11. We have no doubt in holding that the word "application", as used in Section 671 of the Act, would include within its ambit an election petition wherein a voter or the candidate makes the prayer to the court and seeks the redressal of his grievances regarding the conduct of the elections. Holding election petition not to be covered within the term "application" would amount to adopting a hyper-technical approach which would defeat the very purpose of the Act and the provisions made therein for disputing the authenticity and the conduct of the election. To overcome to the confusion regarding the definition between the application and the petition, a new definition of an application was inserted in the Limitation Act, 1963 which defined it to include a petition. The object of the new definition is to provide a period of limitation for original applications, interlocutory applications and petitions under special law, to which the Act has been made applicable.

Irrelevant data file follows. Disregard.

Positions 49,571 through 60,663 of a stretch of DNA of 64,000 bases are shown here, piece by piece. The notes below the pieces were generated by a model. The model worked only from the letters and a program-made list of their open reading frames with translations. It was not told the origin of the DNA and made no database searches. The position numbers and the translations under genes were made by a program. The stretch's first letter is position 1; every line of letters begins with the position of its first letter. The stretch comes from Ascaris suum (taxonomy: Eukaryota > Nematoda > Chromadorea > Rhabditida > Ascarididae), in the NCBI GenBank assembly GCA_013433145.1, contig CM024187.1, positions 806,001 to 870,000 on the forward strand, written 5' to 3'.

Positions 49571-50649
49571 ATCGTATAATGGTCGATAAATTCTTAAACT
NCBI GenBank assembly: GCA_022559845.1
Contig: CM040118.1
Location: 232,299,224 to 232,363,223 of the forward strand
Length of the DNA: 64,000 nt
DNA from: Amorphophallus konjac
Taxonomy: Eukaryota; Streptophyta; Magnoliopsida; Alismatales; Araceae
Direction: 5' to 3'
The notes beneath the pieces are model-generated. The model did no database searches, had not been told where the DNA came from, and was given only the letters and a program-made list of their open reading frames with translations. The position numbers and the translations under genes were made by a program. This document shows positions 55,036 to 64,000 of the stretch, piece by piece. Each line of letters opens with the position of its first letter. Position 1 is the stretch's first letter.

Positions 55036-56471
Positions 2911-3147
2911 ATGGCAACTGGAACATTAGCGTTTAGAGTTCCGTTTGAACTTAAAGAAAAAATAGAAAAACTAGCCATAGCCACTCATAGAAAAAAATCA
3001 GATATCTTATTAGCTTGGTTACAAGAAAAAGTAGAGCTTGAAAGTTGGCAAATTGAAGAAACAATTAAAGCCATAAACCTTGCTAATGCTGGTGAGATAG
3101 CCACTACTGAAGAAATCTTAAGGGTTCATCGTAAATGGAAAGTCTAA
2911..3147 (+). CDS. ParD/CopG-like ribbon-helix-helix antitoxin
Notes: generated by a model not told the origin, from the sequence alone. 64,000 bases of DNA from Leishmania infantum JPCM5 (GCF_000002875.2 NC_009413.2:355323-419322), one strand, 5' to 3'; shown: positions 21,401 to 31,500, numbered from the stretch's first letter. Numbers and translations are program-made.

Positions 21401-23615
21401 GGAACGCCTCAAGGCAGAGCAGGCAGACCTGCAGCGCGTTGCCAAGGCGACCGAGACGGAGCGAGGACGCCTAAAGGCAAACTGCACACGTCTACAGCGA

12. In our considered opinion the High Court was not justified in holding that the election petition was not an application within the meaning of Section 671 of the Act. Sub-section (2) of Section 71 of the Act specifically provides the period of limitation for filing the election petition for which sub-section (1) of Section 671 of the Act would be applicable to attract the sub-section (2) of Section 71 thereby applying the provisions of Section 5 of the Limitation Act to the election petitions filed under the Act.